Actually, the first three trends are going nowhere without the help of skilled data professionals.

  • AI and Advanced Machine Learning. You know there's a lot of business interest in what AI and machine learning can do in terms of automation, particularly in areas such as knowledge management, training, help desk, and (medical) research. If, as I discussed recently in AI: Doomed to Buzzword Status, AI does become a buzzword, you and your paycheck want to be positioned to take advantage.
  • Intelligent Apps. Gartner is talking about applications such as "virtual personal assistant" and "virtual customer assistant". In any case, the intelligence in those apps will come about via your work with data analytics and algorithms. Cearley added, "Over the next 10 years, virtually every app, application and service will incorporate some level of AI. This will form a long-term trend that will continually evolve and expand the application of AI and machine learning for apps and services."
  • Intelligent Things. In making your case for the value of the analytics team on this one, stick with what the rest of humanity has been calling "intelligent things," and that is the Internet of Things. Bosses up and down the food chain finally have figured out the basics of what IoT means. Don't confuse them.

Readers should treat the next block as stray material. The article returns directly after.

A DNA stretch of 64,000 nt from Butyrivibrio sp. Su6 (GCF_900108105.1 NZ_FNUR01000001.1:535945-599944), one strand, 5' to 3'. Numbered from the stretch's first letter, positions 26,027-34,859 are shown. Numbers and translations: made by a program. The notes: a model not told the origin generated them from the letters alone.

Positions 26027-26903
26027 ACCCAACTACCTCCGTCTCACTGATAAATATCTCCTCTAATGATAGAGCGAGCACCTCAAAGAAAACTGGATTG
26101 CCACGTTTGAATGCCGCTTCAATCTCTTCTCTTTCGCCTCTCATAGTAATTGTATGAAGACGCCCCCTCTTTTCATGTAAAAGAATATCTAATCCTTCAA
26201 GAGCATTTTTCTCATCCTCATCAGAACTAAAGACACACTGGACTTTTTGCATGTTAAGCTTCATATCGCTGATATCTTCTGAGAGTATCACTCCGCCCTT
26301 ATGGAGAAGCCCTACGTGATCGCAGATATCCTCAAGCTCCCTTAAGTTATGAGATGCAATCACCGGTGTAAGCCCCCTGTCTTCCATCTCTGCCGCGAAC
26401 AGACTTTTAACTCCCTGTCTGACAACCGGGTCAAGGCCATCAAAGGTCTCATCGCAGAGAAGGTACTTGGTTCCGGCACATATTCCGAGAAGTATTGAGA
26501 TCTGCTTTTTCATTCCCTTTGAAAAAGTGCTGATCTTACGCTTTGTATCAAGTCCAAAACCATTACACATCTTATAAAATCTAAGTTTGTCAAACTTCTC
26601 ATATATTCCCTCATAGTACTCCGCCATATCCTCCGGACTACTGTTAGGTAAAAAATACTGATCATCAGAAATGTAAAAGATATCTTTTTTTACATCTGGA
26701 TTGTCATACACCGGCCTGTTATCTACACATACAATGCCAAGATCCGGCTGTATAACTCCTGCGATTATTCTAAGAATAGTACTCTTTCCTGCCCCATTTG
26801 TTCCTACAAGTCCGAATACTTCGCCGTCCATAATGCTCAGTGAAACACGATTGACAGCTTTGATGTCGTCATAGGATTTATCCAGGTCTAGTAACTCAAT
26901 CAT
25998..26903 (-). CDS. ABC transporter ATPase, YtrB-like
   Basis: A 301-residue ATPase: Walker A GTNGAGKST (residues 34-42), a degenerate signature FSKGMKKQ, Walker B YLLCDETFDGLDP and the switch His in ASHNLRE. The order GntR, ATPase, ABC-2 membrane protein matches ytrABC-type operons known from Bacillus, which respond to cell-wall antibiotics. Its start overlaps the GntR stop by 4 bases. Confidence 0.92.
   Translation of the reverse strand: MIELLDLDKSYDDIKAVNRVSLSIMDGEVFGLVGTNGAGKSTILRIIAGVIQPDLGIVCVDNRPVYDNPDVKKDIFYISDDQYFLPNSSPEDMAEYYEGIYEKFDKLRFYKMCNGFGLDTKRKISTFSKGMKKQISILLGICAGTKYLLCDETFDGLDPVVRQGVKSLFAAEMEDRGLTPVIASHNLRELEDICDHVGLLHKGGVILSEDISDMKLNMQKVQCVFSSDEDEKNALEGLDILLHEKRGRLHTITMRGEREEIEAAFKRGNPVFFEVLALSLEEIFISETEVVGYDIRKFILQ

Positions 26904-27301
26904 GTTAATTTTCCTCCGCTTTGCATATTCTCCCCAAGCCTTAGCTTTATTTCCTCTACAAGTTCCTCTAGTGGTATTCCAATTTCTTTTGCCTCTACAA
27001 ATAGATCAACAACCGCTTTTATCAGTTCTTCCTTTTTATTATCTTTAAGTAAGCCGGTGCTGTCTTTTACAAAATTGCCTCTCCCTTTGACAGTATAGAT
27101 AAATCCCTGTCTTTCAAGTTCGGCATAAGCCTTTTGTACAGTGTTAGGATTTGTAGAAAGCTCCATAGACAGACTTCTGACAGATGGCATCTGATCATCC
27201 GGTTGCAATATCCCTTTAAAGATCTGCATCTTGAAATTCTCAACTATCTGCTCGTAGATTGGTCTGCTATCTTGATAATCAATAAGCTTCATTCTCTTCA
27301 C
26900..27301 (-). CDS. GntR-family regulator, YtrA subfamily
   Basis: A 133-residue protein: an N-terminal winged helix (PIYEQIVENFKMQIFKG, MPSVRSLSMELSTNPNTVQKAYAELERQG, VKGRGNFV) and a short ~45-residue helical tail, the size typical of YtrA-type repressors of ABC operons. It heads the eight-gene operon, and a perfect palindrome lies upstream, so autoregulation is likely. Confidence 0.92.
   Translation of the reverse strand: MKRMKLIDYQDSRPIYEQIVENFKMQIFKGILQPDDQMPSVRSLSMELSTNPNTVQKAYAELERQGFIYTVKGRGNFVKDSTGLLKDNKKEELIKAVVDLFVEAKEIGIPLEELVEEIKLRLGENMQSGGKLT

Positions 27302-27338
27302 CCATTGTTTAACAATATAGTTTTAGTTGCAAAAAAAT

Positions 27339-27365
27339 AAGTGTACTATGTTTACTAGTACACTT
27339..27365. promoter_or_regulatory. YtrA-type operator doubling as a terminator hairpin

The list goes on. Your data skills will contribute to the trends mentioned throughout the Gartner list: Virtual reality; advanced sensor technology; chatbots; advanced networking technologies; digital business models based on AI and IoT; and adaptive security technologies.

Let's face it, as a data analytics/data science professional you can bring value to the table. Shout it loud and clear, but move fast because pretty soon the big bosses are going to assign people to the 1.5% raise (or worse) group. You want them to know what you are really worth.